School of Education
Doctor of Education (EdD)
Gail L Collins
Academic Support, Advocacy, Coaching, Eligibility, Persistence, Provider Perspective
Education | Educational Assessment, Evaluation, and Research | Educational Psychology | Other Education
McNair, Julie, "Shared Advocacy: A Multiple-Case Examination of Practices Supporting Postsecondary Students with Learning and Attention Differences" (2018). Doctoral Dissertations and Projects. 1725.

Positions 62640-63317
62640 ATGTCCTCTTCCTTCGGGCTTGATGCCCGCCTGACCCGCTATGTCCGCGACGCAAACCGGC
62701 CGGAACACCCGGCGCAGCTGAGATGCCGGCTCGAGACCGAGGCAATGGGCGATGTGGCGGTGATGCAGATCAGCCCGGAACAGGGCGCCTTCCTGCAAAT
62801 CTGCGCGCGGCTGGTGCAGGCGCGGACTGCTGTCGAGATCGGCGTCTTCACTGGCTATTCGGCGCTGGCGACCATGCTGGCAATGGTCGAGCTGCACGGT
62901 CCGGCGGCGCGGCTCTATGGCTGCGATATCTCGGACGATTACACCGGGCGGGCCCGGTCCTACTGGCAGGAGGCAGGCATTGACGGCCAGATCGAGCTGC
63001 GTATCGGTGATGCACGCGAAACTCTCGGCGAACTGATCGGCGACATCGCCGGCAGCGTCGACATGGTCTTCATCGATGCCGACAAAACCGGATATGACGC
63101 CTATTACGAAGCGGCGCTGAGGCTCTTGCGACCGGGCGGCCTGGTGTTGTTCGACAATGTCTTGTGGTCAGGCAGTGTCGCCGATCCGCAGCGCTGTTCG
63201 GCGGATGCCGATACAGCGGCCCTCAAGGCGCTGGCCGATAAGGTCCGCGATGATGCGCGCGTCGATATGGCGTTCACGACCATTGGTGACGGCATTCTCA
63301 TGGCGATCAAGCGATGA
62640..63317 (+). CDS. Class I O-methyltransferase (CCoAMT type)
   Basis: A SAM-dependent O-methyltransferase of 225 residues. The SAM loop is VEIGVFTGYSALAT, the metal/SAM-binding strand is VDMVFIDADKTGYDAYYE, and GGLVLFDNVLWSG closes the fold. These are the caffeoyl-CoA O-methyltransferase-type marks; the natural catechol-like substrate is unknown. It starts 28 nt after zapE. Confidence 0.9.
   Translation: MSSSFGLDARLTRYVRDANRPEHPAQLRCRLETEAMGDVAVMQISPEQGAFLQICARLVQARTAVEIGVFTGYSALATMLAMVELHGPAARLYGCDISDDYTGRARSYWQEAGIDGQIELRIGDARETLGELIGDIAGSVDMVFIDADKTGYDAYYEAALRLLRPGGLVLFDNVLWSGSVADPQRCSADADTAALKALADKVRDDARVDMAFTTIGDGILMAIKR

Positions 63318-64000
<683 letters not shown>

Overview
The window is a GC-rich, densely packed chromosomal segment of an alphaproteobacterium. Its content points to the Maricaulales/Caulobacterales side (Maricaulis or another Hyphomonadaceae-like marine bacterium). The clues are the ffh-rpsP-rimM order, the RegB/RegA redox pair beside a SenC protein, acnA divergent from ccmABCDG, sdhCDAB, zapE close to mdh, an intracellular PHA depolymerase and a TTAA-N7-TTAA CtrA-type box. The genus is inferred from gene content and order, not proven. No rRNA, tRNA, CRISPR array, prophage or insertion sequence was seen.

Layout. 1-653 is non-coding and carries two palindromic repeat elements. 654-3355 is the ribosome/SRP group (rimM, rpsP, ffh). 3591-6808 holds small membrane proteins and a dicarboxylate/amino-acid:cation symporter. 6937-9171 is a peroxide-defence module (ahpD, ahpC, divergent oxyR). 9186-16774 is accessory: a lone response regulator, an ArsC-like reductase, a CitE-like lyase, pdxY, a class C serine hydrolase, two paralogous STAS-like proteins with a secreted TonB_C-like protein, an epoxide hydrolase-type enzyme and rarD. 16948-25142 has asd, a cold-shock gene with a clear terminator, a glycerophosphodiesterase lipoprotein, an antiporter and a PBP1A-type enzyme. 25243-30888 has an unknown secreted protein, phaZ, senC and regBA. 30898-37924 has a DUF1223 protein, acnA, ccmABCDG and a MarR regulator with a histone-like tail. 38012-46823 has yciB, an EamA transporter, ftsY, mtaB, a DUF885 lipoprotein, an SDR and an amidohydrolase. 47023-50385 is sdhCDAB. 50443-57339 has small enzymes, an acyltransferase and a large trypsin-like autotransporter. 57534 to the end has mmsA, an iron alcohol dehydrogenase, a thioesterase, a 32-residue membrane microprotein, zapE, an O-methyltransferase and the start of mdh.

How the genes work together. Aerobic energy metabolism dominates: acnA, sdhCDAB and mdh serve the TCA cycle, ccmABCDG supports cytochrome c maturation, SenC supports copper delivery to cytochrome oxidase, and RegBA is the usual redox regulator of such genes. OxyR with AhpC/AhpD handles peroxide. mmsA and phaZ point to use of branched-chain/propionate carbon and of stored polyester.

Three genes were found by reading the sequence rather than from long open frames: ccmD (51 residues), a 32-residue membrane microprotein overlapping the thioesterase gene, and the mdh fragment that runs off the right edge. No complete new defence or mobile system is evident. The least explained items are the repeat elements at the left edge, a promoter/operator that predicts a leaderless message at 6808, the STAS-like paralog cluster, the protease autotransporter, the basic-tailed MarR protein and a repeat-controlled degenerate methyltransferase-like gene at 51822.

This multiple-case study examined the practices of academic support providers who offered supplemental services for students with learning or attention differences at postsecondary institutions. Students with learning or attention differences transitioning to postsecondary institutions may need assistance developing self-advocacy through practice. The study employed self-determination theory and positive psychology (Deci & Ryan, 2002; Seligman, 2011), asking the central research question, "How do academic support providers at postsecondary institutions offer shared-advocacy, promoting intrinsic motivation through accommodative intervention strategies for students with learning disabilities and/or ADHD?" Previously unheard perspectives of academic support providers at five postsecondary institutions presented these insights. Analysis occurred through description, classification, and interpretation of the data collected from interviews, focus groups and supporting documentation. Triangulation of inputs formed a picture of each institution, embedded in the interactions between support providers, the environment, and those they collaborated with to provide support for students with learning and attention differences (Yin, 2014). Cross-case analysis from each of five postsecondary institutions yielded a synthesized understanding of practitioner responses that facilitate self-determination. Through analysis, common themes emerged including connectivity, accessibility, eligibility, responsivity, and extended support. Findings described the process for establishing new services, types of accommodations made available, means for disseminating accessibility of new options, effective practices of academic support providers and circumstances that worked in their favor when initiating new support systems.